Transcript for Third 2012 Candidate Chat

The following is a transcript of the OTW Board candidates’ chat held at 1500 UTC 6 October 2012. Elections officer Jenny Scott-Thompson moderated the discussion; candidates Eylul Dogruel and Andrea Horbinski attended.

Eylul has entered the room

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hele has entered the room

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Andrea H. has entered the room

hele

hihi

Andrea H.

hey

hele

like they say over here, I saw light and came in

Kristen M.

hi!

hele

but can’t find what it’s actually being held over here <_<

Jenny S-T

We’ll start officially in about 5 minutes

Jenny S-T changed the room’s topic to Election chat now! For Org-Wide meetings and more

hele

isn’t it too early for election chat? I’m probably reading BC all wrong

Andrea H.

the light was my cell phone getting me out of bed early

Nele N.

Hey all

hele

actually, nm, just located the little hour that is on my time as per BC calculus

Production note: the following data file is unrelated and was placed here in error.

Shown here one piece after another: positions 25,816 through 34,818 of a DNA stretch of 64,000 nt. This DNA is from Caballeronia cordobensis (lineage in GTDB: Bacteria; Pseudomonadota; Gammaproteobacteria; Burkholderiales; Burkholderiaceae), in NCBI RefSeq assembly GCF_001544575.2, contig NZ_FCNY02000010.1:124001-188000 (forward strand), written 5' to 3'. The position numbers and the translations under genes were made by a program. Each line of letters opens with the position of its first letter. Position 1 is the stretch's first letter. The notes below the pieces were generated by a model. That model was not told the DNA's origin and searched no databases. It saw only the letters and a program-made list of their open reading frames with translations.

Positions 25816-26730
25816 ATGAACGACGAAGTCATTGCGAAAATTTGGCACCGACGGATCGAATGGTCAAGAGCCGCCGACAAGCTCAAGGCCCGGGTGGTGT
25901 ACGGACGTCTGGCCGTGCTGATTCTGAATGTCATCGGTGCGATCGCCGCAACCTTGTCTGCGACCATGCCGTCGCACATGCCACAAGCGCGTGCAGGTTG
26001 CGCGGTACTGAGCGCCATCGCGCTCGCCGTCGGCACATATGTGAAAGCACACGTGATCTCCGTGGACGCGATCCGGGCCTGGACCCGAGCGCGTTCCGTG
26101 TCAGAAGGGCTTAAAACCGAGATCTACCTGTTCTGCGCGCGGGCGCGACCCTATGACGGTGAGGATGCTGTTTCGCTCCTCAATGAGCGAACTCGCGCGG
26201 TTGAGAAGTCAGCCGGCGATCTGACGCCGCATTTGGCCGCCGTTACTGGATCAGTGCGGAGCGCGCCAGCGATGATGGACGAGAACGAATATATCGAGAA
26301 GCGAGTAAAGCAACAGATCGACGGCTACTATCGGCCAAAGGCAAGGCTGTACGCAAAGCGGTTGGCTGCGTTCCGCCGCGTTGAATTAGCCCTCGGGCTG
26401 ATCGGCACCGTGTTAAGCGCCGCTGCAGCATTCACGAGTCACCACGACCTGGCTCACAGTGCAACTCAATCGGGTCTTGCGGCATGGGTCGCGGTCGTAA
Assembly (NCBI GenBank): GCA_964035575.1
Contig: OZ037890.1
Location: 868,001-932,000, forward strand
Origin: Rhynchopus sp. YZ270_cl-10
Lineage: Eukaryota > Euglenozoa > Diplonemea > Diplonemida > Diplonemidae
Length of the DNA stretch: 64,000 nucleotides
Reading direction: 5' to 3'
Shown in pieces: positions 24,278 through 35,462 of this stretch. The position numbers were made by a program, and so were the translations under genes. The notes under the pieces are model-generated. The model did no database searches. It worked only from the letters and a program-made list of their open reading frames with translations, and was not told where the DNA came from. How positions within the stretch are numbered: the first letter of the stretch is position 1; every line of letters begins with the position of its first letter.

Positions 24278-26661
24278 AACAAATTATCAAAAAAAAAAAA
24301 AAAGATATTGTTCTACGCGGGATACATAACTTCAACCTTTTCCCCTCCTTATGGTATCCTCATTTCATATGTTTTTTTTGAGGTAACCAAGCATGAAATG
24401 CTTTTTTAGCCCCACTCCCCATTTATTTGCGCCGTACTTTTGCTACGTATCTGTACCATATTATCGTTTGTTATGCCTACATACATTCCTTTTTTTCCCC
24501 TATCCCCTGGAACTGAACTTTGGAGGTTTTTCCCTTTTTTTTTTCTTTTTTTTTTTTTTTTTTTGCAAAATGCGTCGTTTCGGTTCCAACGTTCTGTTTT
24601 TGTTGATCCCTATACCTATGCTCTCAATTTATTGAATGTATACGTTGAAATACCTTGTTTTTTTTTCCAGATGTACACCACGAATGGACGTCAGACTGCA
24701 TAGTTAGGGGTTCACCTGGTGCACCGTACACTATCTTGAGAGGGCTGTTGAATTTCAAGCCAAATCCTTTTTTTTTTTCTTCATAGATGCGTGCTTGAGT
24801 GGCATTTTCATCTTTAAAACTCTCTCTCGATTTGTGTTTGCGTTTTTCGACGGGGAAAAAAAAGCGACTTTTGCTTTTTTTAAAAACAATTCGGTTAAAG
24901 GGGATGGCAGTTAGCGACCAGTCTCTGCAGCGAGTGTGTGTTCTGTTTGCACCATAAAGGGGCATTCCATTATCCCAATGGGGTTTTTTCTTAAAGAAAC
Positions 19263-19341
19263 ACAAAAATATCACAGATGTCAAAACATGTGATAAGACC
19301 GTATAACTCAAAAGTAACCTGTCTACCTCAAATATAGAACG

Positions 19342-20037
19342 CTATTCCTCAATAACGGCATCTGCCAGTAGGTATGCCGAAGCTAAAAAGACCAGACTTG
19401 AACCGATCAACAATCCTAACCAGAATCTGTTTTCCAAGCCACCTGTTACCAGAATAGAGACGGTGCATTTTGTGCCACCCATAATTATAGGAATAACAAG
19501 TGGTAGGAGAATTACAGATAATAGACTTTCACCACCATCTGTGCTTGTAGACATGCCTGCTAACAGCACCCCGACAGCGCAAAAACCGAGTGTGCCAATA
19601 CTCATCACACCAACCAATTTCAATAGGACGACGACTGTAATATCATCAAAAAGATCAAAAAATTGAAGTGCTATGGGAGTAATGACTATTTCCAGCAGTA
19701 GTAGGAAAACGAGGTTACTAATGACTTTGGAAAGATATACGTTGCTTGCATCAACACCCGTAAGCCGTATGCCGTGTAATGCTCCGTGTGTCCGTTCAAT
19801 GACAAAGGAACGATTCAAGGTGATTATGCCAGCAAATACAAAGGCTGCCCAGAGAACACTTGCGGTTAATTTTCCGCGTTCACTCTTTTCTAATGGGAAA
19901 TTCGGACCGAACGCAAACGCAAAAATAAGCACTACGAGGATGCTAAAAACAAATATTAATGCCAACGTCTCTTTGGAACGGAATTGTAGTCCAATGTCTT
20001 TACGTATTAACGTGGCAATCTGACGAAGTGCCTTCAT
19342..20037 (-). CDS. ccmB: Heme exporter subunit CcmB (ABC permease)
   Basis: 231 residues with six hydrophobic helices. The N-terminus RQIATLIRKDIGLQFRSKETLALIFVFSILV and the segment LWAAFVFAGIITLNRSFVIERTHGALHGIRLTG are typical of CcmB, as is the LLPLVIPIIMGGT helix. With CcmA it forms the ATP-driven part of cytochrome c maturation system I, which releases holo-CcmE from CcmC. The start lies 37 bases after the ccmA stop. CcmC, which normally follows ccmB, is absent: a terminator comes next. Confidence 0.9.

Nele N.

It’s midnight here so I hope this will be very interesting

Eylul

*waves*

Ira G. has entered the room

hele

that sounds ominous, Nele

Eylul

*is totally trying to get some blog post answers in*

hele

it sounded like it had an ‘or else’ appended at the end πŸ˜›

Andrea H.

how’s the weather in Kyoto, Nele?

Nele N.

I have very little power to make any “or else” happen

for now >:)

Finally cooling off!

Congratulations on the A’s

Andrea H.

うらやましいだよ。戻りたいよね

it was pretty awesome! no one booed our side πŸ™‚

Nele N.

遊びに来て!3月末までいるよ

Andrea H.

分かっている

Nele N.

sounds like a roaring success

Jenny S-T

Let’s get started

Hello, and welcome to our third and final elections chat. I’m the OTW Elections Officer and board secretary.

We have a couple of questions left over from last time, and then we’ll open up to the floor. Raise a hand if you’ve got something to ask.

If we run out of time, you can ask more questions on the blog posts – there have already been questions answered there. And that’s true year-round – the board have a contact form on the OTW website, and Communications check for comments on all the blog posts and pass them on to the right team to answer.

Sam’s original question (last chat) was:

“One of the biggest impediments to the Org, from both an internal and an external perspective, is that the left hand doesn’t know what the right hand is doing, and neither are really aware of the existence of the left foot, let alone its actions. Having documentation scattered across the forums, wiki, dreamwidth (for one committee in particular), campfire, mailing lists, and basecamp makes it nigh impossible to find anything. What are your thoughts for opening and encouraging inter-committee communication to functional levels?”

His follow-up is: